The three branches of the U.S. federal government


The United States federal government is composed of three branches: the legislative branch, executive branch, and the judicial branch. These three branches all have special powers that uphold the United States Constitution.

The Executive Branch

The executive branch consists of the president, vice president, the cabinet, and all the executive departments.

Under Article II of the Constitution, power has been vested in the president of the United States to execute and enforce legislation created by Congress, or he has the power to veto said legislation. The president is also the commander-in-chief of the U.S. Armed Forces, as well as the head of state and head of government of the United States.

Also part of the executive branch is the vice president (VP). The role of the vice president is to support the president. The VP is also first in line to the presidency if a circumstance arises where the president is not able to serve or is deemed incapable of carrying out his duties.

The executive branch was established in 1789 during the time of the inception of the United States of America as its own country. The executive branch not only houses the president, it also houses the cabinet. This advisory board is composed of the 15 heads of the executive departments and all of them have been appointed by the president and confirmed by the Senate.

Choosing the Head of the Executive Branch

The head of this branch, the president, is elected by the people of the United States through presidential elections held every four years.

The Legislative Branch

The legislative branch is made up of the Senate and the House of Representatives, both of these make up Congress. This branch is established by Article I of the Constitution and was signed into convention in 1787 and then ratified in 1788.

The legislative branch was created to enact legislation, confirm or reject appointments made by the president, and declare war.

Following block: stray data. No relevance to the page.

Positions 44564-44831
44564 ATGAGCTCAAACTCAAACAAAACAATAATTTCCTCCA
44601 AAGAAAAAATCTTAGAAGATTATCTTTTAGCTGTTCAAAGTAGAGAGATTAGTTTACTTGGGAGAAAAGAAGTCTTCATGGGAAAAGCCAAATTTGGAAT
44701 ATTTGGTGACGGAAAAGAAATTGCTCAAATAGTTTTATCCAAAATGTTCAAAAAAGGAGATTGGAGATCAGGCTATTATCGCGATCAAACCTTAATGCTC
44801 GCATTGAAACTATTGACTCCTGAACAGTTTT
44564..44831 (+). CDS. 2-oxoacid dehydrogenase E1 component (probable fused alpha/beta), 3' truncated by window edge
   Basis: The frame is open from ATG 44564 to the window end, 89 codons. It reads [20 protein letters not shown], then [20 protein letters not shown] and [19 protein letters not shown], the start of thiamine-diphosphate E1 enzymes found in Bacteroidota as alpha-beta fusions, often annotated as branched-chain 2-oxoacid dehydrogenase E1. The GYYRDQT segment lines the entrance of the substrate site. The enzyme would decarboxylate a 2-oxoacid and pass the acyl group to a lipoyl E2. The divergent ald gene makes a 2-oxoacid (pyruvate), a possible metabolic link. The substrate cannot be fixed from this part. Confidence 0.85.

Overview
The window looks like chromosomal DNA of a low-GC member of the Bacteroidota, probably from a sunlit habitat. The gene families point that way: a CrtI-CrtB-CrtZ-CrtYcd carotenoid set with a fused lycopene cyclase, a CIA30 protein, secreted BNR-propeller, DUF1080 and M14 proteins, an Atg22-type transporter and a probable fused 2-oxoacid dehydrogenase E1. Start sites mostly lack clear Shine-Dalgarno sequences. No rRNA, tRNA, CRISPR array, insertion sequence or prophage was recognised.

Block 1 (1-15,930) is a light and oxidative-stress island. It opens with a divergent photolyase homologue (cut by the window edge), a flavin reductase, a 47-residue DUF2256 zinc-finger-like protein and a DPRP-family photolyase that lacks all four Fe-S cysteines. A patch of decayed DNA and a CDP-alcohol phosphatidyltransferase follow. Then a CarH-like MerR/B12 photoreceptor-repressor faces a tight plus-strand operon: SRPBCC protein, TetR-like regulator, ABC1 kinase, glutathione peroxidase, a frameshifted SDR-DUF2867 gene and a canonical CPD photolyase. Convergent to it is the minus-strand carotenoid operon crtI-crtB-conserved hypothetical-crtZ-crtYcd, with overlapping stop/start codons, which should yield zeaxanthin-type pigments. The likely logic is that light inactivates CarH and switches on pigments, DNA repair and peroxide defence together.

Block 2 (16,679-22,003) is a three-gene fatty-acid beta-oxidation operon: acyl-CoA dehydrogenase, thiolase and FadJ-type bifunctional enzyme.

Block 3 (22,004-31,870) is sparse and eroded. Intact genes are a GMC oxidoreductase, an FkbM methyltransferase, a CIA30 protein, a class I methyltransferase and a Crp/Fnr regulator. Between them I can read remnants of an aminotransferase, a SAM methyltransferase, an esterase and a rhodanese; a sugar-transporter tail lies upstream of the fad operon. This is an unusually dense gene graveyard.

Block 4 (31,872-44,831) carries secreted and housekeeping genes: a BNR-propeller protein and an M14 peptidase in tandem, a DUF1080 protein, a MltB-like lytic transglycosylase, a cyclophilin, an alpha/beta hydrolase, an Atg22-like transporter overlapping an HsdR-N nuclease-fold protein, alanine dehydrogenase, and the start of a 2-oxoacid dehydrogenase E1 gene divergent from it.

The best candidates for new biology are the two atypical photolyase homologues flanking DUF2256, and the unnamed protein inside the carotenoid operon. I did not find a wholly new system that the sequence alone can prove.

Both members of Senate and members of the House are elected representatives that are elected by the public.

Since the legislative branch is composed of two bodies, there are two leaders. The president of the Senate is also the vice president of the United States. The leader of the House of Representatives is the speaker of the U.S. House and is chosen by other members of the House.

The Judicial Branch

Article III of the Constitution is what establishes the judicial branch of the United States and is left to the discretion of Congress on the shape and size. The judicial branch is the Supreme Court. Supreme Court justices first receive presidential nominations and then must attain confirmation by the Senate.

The judicial branch has the power of judicial review, meaning that they can deem laws unconstitutional and eradicate said laws.

Overall Takeaways

  • The executive branch is established by Article II of the Constitution and headed by the President of the United States
  • The legislative branch is established by Article I of the Constitution and is composed of the House of Representatives and the Senate
  • The judicial branch is established by Article III of the Constitution and is headed by the Supreme Court of the United States

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